What Caused the Rise of Agriculture?
The rise of agriculture is a complex topic but from what we do know the earliest region to witness the domestication of plants and animals was in the Fertile Crescent region of the Near East, spanning modern day Iraq, Syria, western Iran, southern Turkey, Lebanon, Jordan, and Israel (Figure 1). The rise of agriculture is so significant that the earliest cereal crops and animals domesticate still form the basis of agriculture in many countries today. This includes the domestication of sheep, goats, pigs, cattle, dogs, donkeys, onager, wheat, barley, oats, and others. Many of these varieties of plants and animals were domesticated between 12,000-9000 years ago.
Genetics in animals and plants are very different and these differences make domestication more complicated in plants than in animals. In particular, wild varieties of many cereals, such as wheat and barley, can be grown for many generations with only minor or subtle differences noticeable even when humans select and replant those cereals that are best suited for their food needs. This could perhaps partially be explained that plants that are subtly different from their wild progenitors can still bread with them, slowing the process of change down.
On the other hand, animals, in particular caprids (sheep and goats), Bos (cattle), and equids (donkeys and onagers) can be tamed relatively quickly and be separated from their wild ancestors. In just one experiment, within 40 years a population of foxes was tamed and behaved very differently from their wild ancestors. Behavioral change could occur rapidly, leading ultimately to animal populations that can be separated and then genetically modified.
Within a few generations, the offspring of many domesticated animals can be made tame, which is the critical first trait to enable domestication. For dogs, which were also among the earliest domesticates, they are clearly derived from wolves; however, similar to sheep and goats, they can be tamed within a generation. In the case of domestication, the selection process conducted by humans is the most critical factor that leads to domestication. For instance, sheep and goats were selected for their coats, meat, and to make them docile. Similarly, cows were also selected for their meat, milk, and docile behavior. Such a selective process, and the fact that these types of animals lend themselves well to domestication, enables the relatively early development of animals domestication. In fact, it is animal domestication that we first begin to see have an impact on agriculture, as it occurred more quickly than plant domestication.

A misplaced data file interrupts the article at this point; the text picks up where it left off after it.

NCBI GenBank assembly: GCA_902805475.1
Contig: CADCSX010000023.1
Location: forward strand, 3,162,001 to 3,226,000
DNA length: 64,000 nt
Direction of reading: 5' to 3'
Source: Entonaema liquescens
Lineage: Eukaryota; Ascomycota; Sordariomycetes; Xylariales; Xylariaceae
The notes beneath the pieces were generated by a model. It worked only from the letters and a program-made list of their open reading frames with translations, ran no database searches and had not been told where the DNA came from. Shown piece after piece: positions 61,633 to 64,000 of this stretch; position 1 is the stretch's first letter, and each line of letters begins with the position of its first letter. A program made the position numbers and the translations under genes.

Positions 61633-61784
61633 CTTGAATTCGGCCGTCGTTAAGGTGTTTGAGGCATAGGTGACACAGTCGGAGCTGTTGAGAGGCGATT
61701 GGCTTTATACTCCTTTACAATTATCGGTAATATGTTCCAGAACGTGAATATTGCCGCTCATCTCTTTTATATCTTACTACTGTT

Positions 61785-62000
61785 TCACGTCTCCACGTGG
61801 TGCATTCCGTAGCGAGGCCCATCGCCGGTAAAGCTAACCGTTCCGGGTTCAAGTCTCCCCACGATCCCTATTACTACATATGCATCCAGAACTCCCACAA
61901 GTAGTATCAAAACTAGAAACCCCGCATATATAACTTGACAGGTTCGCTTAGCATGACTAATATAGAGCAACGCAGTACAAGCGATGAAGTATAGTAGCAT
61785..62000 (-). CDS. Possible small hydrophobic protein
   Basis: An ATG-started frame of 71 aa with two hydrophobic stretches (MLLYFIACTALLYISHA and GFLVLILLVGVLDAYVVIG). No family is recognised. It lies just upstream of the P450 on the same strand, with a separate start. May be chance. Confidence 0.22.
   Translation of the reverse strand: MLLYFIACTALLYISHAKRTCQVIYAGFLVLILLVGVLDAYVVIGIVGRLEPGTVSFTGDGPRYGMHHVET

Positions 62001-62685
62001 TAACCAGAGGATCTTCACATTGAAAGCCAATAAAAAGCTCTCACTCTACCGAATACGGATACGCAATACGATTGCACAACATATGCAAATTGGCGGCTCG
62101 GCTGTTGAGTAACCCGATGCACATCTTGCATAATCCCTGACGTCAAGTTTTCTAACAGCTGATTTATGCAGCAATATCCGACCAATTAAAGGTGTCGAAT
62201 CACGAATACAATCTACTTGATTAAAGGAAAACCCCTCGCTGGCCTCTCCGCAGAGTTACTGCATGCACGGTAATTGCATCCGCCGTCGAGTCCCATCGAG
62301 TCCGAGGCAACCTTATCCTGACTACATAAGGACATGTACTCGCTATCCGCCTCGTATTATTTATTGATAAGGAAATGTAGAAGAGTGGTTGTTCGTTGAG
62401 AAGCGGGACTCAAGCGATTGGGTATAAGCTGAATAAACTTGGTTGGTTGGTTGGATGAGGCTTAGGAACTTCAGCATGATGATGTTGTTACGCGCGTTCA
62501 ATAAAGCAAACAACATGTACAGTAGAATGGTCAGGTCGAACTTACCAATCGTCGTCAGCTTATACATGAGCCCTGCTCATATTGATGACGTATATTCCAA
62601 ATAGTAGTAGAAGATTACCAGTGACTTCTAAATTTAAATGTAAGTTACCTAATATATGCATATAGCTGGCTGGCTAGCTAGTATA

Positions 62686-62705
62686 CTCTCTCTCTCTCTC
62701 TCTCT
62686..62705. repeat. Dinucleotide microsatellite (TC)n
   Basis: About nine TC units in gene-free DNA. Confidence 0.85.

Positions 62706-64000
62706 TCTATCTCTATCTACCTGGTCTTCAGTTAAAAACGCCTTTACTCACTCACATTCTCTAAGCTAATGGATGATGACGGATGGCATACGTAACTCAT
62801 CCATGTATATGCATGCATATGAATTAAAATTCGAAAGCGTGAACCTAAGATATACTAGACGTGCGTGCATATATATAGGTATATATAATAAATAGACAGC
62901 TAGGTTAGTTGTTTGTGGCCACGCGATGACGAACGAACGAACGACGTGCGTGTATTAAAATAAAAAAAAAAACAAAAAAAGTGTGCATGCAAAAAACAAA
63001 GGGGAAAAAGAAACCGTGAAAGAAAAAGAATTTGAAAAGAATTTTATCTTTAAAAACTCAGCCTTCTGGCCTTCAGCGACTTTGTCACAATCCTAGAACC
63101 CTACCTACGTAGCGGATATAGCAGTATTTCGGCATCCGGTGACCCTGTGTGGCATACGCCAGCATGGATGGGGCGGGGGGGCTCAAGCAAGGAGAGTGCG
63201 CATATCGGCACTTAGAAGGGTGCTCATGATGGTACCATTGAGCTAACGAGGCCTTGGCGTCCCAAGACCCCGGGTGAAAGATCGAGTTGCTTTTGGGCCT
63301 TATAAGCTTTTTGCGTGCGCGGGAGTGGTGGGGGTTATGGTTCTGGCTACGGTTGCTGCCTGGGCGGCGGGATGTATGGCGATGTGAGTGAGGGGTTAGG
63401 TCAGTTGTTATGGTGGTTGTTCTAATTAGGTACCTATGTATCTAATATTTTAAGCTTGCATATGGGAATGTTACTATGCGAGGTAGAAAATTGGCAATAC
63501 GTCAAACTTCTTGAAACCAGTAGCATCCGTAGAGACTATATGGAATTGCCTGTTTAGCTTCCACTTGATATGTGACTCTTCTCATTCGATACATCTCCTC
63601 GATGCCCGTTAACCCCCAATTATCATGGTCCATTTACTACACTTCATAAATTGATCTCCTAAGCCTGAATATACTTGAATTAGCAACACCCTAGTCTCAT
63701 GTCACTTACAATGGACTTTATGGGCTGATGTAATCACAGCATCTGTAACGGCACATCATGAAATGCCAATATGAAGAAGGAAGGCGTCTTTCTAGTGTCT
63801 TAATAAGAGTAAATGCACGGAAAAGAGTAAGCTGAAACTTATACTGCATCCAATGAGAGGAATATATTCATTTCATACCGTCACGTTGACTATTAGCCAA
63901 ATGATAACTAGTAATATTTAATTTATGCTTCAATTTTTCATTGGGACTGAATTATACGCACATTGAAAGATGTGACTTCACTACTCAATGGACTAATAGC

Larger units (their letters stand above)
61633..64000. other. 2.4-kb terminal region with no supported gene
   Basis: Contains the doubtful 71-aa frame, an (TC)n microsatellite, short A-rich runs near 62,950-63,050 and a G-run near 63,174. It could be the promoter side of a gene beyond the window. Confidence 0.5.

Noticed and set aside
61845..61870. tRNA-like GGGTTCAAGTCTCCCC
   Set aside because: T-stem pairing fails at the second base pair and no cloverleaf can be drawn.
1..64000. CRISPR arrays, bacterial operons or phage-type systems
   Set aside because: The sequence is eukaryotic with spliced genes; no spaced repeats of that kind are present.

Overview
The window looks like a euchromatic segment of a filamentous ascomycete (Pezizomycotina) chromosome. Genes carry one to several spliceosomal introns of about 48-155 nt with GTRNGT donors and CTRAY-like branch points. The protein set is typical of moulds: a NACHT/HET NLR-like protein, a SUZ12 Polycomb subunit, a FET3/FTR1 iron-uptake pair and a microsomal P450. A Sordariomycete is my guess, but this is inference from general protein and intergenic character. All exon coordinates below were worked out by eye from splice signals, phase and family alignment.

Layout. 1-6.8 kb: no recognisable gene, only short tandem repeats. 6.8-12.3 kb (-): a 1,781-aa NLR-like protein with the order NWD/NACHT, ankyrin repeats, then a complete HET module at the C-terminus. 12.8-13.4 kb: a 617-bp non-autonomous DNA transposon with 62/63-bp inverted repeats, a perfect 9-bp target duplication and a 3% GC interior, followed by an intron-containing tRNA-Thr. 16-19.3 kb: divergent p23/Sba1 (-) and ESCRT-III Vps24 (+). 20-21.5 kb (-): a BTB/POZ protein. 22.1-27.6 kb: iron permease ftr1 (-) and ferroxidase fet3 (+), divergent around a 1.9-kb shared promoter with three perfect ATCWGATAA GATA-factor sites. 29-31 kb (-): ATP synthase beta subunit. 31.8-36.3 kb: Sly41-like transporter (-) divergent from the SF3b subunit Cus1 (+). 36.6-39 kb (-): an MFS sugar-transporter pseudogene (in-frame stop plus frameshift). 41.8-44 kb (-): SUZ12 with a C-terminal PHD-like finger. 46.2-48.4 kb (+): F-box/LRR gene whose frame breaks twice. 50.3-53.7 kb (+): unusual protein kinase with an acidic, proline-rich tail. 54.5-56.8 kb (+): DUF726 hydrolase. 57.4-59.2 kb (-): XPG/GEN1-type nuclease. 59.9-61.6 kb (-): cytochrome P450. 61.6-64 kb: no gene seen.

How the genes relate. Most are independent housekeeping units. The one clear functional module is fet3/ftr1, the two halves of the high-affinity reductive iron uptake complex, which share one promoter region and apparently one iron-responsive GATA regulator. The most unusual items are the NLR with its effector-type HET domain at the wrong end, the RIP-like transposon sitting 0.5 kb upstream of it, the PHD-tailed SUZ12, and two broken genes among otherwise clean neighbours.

Geographical and Climatic Factors
We see domestication and agriculture occurring so early in the Near East because of two main reasons. One is the geography, where the Near East contains many wild progenitors of domesticates. The region along the Zagros and Taurus mountains , valleys, and lowlands is home to wild varieties of wheat, lentils, oats, barley, sheep, dogs, goats, pigs, and cows. On the other hand, many other regions do not contain such a rich variety of plants and animals that are genetically susceptible to domestication.
In addition, during the period known as the Younger Dryas (12,900 to c. 11,700 BP), which was a cold and dry period in the Near East and was an ice age in Europe and North America, human societies were mostly living in small bands. At this stage, some exploitation of wild varieties of plants and animals likely occurred, with perhaps animals such as dogs, sheep, and goats potentially already domesticated. In the subsequent period, with the melting of the continental glaciers, a much different environment developed. The Near East became warmer and wetter and this led to more rainfall in many areas of the Near East.
This change encouraged more exploitation of plants and animals; however, it seems domestication was not an even process. Not every village or settlement necessarily exploited plants and animals and began to domesticate them. Rather, some villages appear to have utilized agriculture for at least some of their food, while overall many villages or nomadic bands were still heavily dependent on hunting and gathering. Favorable climate conditions did allow agriculture to expand to more distant regions, where now we begin to see the spread of crop plants, probably through human action and spreading, to new areas across the Near East. The spread of domesticated crops and animals eventually makes its way to Europe.